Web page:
“the brother-in-law of Moses.” When Moses lived in Midian he married Zipporah, but there is some confusion in the text about who Moses’ relatives are. In many English versions, the names Reuel, Jethro, and Hobab are all used for Moses’ father-in-law. There are several scholarly ideas as to how to sort this out, but there is no need to delve into all the different opinions, instead, the Bible student simply needs to know the situation and the easy solution. As we will see, Reuel and Jethro are different names for the same man, while Hobab is Moses’ brother-in-law, not his father-in-law.
Moses’ father-in-law is called “Reuel” (Ex. 2:18; Num. 10:29), but he is also called “Jethro” (Exod. 3:1; 4:18; 18:1, 2, 5, 6, 9, 10, 12). We get some help as to why that is from Exodus 3:1 and 18:1, where the man is called, “Jethro, the priest of Midian.” The easy solution is that Reuel and Jethro are the same man, and “Jethro” is Reuel’s priestly name, because it is twice used with the description, “the priest of Midian.” Also, although “Jethro,” like most Hebrew words, can have more than one meaning, it is significant that it means “excellent, excellence,” and thus the name/designation “Jethro” (“Excellence”) fits with his position as the priest of Midian.
In most English versions, however, “Hobab” is also said to be the father-in-law of Moses (Judg. 4:11). However, we get help from Numbers 10:29 because it says that Hobab is the son of Reuel: “Hobab, the son of Moses’ father-in-law, Reuel the Midianite.” If Reuel and Jethro are the same person, and Hobab is the son of Reuel, then Hobab is Moses’ brother-in-law, not his father-in-law.
Obviously, Hobab cannot be both the father-in-law and brother-in-law of Moses, but there is an easy solution to this apparent contradiction. Hebrew is a consonantal language and originally it only had two vowels, aleph and ayin, both of which are pronounced as a variation of the letter “A.” The rest of the Hebrew alphabet is consonants. Many centuries later, after the time of Christ, “vowel points,” little markings, were added to the Hebrew text to help people pronounce and understand the text, which was very important since fewer and fewer people spoke Hebrew regularly. In Hebrew, the words for “father-in-law” and “brother-in-law” are based on the same consonants, and the vowel points that distinguish the two words in the current Masoretic text were added by interpreters. So the Hebrew root words are the same and the distinction between “brother-in-law” and “father-in-law” has to be concluded from the context. Since the Bible tells us that Hobab is the son of Reuel, we know that Hobab and Reuel are not the same person and Hobab is Moses’ brother-in-law.a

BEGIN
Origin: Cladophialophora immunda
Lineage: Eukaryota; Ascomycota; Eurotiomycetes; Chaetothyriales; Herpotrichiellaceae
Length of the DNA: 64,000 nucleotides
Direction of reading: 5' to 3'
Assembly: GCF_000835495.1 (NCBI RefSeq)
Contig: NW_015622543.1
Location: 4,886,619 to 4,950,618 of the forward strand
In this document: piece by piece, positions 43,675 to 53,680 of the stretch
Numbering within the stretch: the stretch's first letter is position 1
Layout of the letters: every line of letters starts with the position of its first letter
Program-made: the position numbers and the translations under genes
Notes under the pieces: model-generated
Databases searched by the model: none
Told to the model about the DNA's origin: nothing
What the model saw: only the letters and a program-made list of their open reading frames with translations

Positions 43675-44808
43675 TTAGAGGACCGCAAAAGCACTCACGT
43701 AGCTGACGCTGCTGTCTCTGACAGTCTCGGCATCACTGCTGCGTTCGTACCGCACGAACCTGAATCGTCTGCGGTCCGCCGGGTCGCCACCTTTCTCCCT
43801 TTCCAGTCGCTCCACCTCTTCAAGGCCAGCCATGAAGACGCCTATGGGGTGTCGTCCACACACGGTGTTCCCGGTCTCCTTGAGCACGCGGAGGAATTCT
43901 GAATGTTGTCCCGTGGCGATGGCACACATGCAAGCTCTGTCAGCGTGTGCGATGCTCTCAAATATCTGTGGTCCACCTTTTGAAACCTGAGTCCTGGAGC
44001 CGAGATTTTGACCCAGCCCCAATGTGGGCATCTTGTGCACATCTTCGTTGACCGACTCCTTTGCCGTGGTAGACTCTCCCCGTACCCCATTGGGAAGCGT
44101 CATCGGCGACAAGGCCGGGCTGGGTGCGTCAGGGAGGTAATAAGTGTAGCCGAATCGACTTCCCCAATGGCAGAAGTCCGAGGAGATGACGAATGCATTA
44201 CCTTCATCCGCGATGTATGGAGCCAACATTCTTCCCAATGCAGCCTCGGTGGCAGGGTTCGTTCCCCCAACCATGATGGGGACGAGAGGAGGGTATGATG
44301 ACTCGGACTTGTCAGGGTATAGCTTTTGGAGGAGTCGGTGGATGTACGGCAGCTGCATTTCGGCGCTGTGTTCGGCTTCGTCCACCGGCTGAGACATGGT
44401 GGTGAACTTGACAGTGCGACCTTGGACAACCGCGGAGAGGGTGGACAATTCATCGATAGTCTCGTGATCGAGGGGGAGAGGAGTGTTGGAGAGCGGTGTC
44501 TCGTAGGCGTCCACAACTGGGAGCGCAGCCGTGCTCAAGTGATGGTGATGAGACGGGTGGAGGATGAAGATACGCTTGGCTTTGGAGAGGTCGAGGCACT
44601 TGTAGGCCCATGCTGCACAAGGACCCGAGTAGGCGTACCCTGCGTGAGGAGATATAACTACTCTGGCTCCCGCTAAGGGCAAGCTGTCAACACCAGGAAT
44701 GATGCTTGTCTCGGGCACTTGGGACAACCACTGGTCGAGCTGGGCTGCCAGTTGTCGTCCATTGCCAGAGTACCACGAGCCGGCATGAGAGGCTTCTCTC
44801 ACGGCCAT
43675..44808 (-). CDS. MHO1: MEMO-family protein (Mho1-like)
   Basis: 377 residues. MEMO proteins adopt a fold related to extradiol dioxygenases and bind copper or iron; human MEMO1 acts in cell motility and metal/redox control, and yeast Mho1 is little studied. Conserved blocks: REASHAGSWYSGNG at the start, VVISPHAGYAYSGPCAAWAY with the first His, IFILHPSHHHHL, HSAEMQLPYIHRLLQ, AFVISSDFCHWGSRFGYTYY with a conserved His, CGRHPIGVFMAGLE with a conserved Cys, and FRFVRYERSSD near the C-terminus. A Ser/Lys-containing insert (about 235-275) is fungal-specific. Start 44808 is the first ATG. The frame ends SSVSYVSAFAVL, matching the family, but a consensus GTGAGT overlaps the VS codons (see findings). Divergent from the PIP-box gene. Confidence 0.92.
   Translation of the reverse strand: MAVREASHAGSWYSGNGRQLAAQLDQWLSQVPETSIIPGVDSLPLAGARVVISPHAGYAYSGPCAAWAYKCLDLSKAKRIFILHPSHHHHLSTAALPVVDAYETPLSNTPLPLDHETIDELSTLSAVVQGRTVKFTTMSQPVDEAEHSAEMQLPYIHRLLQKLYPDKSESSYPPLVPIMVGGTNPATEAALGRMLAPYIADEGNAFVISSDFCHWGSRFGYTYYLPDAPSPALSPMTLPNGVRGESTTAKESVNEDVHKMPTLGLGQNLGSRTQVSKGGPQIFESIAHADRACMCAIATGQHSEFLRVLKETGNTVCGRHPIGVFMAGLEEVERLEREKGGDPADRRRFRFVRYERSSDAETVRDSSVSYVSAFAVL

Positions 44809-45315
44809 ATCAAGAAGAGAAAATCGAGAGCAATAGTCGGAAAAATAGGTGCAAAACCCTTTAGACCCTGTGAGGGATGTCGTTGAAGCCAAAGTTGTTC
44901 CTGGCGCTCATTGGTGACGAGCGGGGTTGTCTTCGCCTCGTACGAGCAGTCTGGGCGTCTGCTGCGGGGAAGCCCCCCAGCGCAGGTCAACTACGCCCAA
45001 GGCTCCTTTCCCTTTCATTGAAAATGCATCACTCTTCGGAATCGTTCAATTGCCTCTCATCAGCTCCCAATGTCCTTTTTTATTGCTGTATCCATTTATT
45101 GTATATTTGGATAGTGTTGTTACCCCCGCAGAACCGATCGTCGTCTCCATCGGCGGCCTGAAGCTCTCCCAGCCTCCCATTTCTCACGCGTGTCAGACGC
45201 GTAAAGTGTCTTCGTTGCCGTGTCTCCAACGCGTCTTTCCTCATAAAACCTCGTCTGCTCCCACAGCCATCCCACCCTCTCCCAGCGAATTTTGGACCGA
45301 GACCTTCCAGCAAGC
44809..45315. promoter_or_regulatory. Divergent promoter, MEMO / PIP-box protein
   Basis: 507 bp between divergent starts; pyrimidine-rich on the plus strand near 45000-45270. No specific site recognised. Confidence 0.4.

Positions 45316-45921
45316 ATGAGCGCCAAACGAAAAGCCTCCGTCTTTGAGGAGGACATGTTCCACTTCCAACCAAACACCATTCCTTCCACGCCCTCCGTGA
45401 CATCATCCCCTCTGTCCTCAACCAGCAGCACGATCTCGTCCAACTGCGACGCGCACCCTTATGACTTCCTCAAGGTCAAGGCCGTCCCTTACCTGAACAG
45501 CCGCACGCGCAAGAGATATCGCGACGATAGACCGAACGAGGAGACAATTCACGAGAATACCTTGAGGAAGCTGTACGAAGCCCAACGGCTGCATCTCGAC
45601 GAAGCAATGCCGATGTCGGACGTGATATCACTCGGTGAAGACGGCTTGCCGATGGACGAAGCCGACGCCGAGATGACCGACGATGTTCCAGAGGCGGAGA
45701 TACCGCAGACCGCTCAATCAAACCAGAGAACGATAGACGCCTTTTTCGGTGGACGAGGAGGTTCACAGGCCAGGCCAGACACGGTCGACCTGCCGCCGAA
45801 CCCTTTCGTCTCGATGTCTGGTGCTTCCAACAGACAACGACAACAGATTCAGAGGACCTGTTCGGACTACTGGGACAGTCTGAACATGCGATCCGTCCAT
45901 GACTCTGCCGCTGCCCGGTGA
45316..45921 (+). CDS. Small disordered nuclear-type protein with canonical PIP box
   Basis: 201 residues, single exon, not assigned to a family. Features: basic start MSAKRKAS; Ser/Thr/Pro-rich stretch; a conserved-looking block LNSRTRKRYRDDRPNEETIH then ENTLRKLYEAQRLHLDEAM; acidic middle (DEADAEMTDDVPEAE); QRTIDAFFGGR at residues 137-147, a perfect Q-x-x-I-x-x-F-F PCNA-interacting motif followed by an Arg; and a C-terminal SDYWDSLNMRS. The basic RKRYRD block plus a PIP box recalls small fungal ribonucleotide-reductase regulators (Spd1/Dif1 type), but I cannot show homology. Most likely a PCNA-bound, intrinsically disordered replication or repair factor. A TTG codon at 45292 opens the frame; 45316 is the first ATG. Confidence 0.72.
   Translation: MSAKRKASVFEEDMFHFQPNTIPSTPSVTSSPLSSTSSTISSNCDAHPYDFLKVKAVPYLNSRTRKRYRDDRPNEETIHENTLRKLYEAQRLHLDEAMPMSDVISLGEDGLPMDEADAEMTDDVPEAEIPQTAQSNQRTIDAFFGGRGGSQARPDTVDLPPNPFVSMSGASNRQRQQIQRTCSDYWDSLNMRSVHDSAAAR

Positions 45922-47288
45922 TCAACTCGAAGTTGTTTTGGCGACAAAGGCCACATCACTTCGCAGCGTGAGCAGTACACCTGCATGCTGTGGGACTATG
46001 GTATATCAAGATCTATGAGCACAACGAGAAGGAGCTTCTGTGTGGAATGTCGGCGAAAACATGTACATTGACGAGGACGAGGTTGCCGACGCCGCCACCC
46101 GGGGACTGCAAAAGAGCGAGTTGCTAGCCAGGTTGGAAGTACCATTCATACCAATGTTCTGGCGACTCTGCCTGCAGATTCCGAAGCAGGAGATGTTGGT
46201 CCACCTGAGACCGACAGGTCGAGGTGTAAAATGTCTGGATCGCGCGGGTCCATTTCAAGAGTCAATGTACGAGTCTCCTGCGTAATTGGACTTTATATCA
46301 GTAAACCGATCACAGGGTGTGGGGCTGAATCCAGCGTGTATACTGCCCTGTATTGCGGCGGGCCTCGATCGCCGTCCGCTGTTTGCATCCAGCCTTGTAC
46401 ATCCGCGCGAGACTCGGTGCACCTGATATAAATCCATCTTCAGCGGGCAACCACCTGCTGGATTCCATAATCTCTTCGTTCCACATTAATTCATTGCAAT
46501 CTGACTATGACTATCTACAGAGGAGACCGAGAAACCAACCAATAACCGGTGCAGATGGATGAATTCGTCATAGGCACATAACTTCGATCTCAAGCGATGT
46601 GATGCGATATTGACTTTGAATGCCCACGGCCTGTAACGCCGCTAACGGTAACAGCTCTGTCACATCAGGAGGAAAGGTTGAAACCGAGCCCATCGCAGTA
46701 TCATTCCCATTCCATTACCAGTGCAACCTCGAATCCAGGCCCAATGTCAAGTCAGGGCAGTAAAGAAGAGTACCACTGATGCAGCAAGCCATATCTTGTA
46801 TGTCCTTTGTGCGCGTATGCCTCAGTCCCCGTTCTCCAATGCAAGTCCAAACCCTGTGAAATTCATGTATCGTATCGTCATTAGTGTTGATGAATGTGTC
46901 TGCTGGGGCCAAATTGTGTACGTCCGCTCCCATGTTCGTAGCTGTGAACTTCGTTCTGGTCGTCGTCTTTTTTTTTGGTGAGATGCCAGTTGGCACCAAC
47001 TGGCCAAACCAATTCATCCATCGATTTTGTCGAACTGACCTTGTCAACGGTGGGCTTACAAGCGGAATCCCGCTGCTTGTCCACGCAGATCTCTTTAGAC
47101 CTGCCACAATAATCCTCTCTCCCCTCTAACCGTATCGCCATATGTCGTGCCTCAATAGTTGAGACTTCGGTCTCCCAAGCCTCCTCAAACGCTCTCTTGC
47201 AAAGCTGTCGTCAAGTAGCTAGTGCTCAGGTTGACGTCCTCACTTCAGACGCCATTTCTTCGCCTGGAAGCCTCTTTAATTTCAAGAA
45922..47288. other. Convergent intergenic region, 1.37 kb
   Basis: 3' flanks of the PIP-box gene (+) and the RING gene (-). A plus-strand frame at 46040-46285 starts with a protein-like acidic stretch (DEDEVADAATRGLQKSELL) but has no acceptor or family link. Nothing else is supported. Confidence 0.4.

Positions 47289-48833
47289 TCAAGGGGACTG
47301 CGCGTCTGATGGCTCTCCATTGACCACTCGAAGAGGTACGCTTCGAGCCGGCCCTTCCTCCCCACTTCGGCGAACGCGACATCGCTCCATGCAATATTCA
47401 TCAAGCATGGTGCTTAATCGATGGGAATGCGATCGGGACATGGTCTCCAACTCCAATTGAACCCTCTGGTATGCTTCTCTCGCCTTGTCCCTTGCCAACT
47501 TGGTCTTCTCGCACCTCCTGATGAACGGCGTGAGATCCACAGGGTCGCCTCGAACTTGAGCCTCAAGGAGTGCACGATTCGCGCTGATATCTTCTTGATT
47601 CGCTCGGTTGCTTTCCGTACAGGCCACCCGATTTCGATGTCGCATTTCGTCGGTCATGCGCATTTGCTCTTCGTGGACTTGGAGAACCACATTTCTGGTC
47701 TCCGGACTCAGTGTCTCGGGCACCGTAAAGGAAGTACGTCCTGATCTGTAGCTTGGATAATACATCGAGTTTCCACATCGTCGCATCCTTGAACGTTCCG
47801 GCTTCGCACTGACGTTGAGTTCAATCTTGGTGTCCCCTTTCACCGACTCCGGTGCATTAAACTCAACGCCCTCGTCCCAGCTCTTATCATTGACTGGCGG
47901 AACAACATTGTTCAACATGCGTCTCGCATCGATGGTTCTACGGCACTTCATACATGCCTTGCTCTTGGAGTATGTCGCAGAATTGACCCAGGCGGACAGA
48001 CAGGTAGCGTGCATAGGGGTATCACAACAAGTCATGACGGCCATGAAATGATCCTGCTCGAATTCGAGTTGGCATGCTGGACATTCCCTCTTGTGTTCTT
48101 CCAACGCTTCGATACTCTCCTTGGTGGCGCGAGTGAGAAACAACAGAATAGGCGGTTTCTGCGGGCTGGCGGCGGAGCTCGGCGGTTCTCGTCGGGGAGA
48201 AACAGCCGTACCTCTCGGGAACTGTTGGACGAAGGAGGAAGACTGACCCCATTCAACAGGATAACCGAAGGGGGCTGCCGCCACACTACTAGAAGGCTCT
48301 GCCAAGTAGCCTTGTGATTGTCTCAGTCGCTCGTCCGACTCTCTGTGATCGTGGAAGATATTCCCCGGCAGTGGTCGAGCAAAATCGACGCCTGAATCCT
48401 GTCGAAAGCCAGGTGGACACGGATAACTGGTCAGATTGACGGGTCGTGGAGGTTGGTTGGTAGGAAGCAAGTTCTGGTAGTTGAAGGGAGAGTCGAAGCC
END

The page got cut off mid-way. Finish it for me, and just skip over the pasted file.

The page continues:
A number of English translations have corrected Judges 4:11 to read that Hobab is the “brother-in-law” of Moses rather than his “father-in-law” (cp. ASV; BBE; ERV; NIV; NLT).
“as far away as the oak.” Because of bandits and raiders, it was not generally considered safe for someone to pitch their tent away from the main encampment of their tribe. We do not know how far the oak of Zaanannim by Kadesh was from the main Kenite camp, but it was far enough away that it was specifically mentioned, and Sisera was able to approach Jael’s tent without being intercepted by any other men of the Kenite tribe, which would never have happened had Heber’s tent been in or close to the outskirts of the Kenite camp.
“Kadesh.” The word “kadesh” means separated, and is from the same root as kodesh (or qodesh), meaning “holy.” There were a number of cities named Kadesh in the Bible; at least 3. For Heber to be as far north as Kadesh (the one near the Sea of Galilee, south of what would be Tiberias; not the Kadesh adjacent to the Hulah Valley north and west of Lake Hulah) is very unusual, because the majority was in the area of Judah (Judges 1:16).